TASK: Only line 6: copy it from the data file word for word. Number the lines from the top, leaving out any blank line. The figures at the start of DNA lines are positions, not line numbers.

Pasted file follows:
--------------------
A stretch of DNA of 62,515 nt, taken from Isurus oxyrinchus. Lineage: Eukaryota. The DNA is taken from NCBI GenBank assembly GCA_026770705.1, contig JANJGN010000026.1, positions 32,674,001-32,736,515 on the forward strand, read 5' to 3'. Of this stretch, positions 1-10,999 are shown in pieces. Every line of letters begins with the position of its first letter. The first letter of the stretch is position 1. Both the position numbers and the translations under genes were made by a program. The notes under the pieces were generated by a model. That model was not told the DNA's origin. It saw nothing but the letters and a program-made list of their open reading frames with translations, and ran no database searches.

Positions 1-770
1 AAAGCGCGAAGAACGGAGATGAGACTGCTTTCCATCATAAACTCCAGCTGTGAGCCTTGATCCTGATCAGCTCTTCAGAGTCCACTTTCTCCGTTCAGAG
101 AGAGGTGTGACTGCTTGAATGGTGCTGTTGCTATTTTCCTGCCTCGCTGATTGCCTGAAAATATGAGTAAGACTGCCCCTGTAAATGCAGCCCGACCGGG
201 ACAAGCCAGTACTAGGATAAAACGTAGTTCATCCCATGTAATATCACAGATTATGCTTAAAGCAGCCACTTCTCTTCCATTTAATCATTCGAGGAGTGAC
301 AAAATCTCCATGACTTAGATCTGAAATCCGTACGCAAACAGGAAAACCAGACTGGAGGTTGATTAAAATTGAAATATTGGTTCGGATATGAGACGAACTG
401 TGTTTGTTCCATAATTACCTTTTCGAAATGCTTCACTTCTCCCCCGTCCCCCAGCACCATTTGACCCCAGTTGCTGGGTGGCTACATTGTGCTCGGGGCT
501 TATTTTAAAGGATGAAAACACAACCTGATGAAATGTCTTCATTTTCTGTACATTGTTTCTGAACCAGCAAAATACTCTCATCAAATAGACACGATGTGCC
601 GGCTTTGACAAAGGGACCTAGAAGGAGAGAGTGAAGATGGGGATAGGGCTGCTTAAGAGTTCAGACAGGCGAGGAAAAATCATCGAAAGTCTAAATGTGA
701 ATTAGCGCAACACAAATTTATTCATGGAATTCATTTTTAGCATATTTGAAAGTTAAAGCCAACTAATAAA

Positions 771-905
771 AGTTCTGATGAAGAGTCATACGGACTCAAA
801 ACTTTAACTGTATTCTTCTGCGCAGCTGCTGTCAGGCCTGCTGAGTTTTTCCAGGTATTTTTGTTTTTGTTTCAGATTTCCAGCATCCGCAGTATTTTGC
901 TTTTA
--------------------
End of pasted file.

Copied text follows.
301 AAAATCTCCATGACTTAGATCTGAAATCCGTACGCAAACAGGAAAACCAGACTGGAGGTTGATTAAAATTGAAATATTGGTTCGGATATGAGACGAACTG